How To Get A Loan In Today’s Market

  1. Home
  2. /
  3. Articles
  4. /
  5. How To Get A Loan In Today’s Market
loan

Seven years ago, when my family acquired our first owner occupied home we could barely afford the $400k we asked for. But the lender was happy to provide us with a loan of $750k! We knew that we couldn’t afford that much, so we stuck to our guns. This week, we saw a top 100 rich lister complain quite publicly about how he was unable to get a loan from a big 4 bank due to lack of servicing. This is a guy worth many millions. And one would think the lenders would fall over themselves to get his business onto their books. But that was not the case.

The lending market has undergone significant change in the last few years. And the change seems to be never ending from a broker’s perspective. A deal that would’ve sailed through any lender’s assessment team, now gets held up and often for frivolous reasons. Hence the need for an article like this on what a buyer can do to be prepared prior to lodging an application.

The APRA (Australian Prudential Regulation Authority) works hard at protecting the interests of depositors from financial institutions that it supervises. The big 4 banks and Macquarie fall in this group and they’re limited to their exposure to any one market (i.e. investors, business or owner-occupied borrowers) and so on.

The fact is, the residential housing market is a significant size of the Australian economy. And it is only through a robust property market that states can balance their budgets. There is also a seeming unlimited number of people that are in need of somewhere to live, especially so in the big capital cities.

There is still demand for borrowing, but with tighter restrictions, fewer people actually qualify for the loans that they want. In the past, lenders had a focus on what assets clients have to use as security. Where now, the focus has changed to the amount of cash left at the end of the borrower’s month. This is where the rich lister mentioned above falls short. He is unable to demonstrate that he has sufficient cash left, after expenses, at the end of each month.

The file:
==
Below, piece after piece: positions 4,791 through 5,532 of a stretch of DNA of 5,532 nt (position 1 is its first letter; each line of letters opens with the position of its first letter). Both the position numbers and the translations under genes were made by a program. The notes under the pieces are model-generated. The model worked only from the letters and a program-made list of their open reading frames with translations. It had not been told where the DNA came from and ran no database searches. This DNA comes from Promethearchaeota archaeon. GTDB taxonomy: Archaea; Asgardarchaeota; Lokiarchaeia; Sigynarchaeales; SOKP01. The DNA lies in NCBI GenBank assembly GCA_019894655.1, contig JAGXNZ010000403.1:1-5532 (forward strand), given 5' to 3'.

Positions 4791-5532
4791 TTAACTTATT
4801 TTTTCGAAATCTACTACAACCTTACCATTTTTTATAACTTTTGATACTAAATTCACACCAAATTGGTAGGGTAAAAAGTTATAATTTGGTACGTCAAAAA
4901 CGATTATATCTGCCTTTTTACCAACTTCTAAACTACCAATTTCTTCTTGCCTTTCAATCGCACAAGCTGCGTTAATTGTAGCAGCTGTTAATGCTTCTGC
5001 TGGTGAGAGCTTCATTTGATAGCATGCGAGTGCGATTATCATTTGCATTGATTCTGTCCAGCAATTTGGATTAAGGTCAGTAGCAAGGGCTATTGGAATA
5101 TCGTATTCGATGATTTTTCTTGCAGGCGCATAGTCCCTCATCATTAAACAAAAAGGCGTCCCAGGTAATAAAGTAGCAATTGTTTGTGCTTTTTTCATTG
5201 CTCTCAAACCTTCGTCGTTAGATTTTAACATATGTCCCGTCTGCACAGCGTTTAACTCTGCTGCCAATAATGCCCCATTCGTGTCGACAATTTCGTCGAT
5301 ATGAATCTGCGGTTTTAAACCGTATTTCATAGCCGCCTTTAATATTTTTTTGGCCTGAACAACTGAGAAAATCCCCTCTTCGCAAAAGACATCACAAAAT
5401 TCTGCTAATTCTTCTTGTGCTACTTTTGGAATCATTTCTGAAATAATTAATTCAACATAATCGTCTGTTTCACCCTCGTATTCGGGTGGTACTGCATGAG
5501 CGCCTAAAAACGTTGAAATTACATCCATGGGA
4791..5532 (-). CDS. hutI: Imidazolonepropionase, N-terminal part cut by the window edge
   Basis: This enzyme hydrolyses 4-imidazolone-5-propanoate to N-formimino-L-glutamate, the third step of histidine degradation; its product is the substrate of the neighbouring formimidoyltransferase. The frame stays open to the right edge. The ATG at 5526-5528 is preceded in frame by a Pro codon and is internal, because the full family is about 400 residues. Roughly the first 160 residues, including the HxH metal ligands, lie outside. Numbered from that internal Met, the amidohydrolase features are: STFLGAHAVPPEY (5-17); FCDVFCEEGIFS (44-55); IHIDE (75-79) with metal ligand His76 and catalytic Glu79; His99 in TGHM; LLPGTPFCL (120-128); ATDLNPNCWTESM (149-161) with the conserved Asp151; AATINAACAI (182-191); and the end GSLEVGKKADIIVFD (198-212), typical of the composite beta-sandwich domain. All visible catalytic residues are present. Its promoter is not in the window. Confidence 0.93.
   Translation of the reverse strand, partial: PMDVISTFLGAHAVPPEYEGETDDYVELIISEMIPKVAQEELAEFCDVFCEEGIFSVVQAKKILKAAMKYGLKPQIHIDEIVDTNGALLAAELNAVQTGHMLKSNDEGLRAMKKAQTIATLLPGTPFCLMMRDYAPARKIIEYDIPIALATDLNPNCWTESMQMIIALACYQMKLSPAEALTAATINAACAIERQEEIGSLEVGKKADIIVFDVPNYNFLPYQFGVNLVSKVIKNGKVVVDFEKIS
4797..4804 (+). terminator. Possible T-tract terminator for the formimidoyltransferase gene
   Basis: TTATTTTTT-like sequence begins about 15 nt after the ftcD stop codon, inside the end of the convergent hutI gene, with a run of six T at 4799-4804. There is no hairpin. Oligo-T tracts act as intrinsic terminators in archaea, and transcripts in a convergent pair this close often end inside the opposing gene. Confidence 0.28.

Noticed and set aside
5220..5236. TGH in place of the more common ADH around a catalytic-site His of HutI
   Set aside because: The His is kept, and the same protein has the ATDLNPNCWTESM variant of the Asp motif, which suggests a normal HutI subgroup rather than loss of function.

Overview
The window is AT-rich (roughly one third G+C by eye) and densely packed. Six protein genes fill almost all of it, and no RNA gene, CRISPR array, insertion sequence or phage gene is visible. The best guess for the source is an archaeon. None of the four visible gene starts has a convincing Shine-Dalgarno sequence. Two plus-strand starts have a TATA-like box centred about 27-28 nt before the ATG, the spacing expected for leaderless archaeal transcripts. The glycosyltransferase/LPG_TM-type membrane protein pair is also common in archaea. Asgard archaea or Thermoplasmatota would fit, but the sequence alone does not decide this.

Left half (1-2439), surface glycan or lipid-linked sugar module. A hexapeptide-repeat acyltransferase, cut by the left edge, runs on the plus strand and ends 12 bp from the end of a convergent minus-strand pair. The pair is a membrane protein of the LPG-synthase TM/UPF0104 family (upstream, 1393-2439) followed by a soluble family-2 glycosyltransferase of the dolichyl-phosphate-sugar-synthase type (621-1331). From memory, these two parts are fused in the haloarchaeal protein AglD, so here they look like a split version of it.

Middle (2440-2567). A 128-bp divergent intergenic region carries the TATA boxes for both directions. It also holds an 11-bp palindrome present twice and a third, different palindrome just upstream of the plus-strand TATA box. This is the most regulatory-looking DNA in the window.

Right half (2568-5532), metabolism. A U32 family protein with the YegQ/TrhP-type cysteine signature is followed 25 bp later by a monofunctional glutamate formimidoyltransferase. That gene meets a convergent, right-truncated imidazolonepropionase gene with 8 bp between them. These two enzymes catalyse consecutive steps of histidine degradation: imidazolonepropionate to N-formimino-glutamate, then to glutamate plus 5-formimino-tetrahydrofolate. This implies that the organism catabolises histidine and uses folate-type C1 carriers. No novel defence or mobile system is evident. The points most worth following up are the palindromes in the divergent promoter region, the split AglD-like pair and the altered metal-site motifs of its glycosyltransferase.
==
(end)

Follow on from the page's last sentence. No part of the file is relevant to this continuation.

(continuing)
As a client, it is very important that you know some key figures, as it pertains to your situation. A finance broker can work with you to get to the bottom of the numbers. But it is good for you to know this, going into the process.

Key Figures:

  • What is your net (after-tax) income?
  • The deductions that are coming off your salary – weekly or monthly?
  • Your living expenses? Details are important.
  • Can you explain all of your expenses?
  • Do you have credit cards with high limits that you don’t even use that you could close?
  • Afterpay is a liability that needs to be declared.
  • What is your credit score?

It never ceases to amaze me how little people actually know about their own finances. From deductions on payslips to cash withdrawals at the casino ATM. The lenders want to know as much detail as possible, as they want to limit the risk to their funds as much as possible. They will go through every line of your credit card and bank statements. Blacking out a line is an absolute no-no, which may result in an immediate decline, as well as a hit on your credit file.